Vogue Business explores the importance of brand transparency during the Covid-19 pandemic crisis…
Fashion Revolution, in analysing 250 brands for its Fashion Transparency Index 2020, found that brands are increasingly disclosing their policies and commitments on environmental and social issues, but progress needs to be made in clearly communicating their implementation.
The Index measures fashion brands with annual revenue above $400 million across a total of 55,000 individual data points. Brands receive points, from 0 to a maximum of 250, for how granular their disclosure is of their social and environmental policies, practices and impacts, including supplier disclosure, living wages and waste and recycling, which are then translated to percentage points. This year, the average score across all brands was 23 per cent, an increase of two percentage points over last year, but still a considerably low score.
Fast fashion chains and sportswear brands dominated the top 10, with H&M leading at 73 per cent, followed by Belgian retail chain C&A, Adidas (including Reebok), Esprit and, in a joint position, UK supermarket brand Marks and Spencer and US outerwear brand Patagonia. Fast fashion and sportswear have traditionally performed better in the Index as these sectors have been under harsh public scrutiny since at least the 1990s, forcing them to make their business practices more transparent.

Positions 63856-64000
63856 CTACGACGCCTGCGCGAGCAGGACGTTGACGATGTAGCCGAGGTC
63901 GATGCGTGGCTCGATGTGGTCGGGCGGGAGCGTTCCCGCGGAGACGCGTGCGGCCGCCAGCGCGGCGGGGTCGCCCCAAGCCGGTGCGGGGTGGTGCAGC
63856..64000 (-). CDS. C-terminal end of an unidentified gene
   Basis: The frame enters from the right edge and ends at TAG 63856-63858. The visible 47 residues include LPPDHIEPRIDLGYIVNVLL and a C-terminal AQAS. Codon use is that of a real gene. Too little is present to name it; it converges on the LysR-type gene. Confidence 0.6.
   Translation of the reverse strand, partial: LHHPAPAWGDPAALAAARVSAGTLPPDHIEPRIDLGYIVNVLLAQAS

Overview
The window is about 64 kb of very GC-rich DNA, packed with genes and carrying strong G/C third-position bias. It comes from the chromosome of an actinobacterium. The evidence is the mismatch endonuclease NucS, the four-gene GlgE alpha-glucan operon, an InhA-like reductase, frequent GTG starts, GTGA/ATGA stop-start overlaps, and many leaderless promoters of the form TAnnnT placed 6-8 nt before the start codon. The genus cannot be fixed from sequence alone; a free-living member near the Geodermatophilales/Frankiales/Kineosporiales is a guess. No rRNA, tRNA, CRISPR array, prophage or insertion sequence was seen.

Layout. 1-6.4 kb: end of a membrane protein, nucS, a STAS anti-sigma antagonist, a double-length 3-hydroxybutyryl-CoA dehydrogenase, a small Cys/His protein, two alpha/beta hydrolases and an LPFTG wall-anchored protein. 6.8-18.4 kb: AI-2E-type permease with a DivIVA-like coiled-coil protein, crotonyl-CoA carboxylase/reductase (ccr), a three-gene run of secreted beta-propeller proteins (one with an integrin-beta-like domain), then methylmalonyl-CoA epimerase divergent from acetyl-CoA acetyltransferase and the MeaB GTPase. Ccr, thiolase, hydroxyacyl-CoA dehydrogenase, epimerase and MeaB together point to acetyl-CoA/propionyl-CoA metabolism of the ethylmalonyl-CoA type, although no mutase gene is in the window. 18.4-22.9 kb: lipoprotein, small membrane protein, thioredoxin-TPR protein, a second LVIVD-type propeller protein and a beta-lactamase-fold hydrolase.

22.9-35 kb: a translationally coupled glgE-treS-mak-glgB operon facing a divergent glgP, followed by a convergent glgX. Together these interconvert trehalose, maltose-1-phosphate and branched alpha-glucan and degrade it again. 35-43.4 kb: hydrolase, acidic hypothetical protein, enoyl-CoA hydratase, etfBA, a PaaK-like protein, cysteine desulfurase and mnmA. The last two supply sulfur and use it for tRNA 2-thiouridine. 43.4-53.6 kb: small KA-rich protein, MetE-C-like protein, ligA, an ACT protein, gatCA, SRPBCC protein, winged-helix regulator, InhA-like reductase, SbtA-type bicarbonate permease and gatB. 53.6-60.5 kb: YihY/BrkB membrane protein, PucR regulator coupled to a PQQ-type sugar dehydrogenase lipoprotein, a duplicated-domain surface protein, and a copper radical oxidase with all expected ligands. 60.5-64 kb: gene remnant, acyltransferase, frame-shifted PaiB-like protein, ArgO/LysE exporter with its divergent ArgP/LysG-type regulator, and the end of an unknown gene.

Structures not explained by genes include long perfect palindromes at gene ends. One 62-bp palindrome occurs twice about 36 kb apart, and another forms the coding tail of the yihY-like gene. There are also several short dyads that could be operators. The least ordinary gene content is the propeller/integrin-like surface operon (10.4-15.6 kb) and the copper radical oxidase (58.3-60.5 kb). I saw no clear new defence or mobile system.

Luxury, on the other hand, is lagging. Aside from Gucci, the highest-scoring at 48 per cent, Kering-owned Balenciaga, Saint Laurent and Bottega Veneta, as well as Hugo Boss, scored below 40 per cent. The sector has traditionally been secretive and protective about its sourcing and manufacturing, on the grounds of guarding such information as a trade secret.
According to Carry Somers, founder of Fashion Revolution, they can’t use that excuse anymore.
The annual Index, which ranks the 250 global brands and retailers according to the level of publicly available information on their approach to social and environmental issues and practices, has an added value this year. As financial difficulties and trade disruptions brought by the pandemic strain brands and retailers, transparency is key for consumers to scrutinise if companies will continue to honour their commitments, both on environmental and social issues. On the other hand, while brands that are reticent to publicly disclose their practices are less vulnerable to judgment, their reservations could read negatively for consumers.
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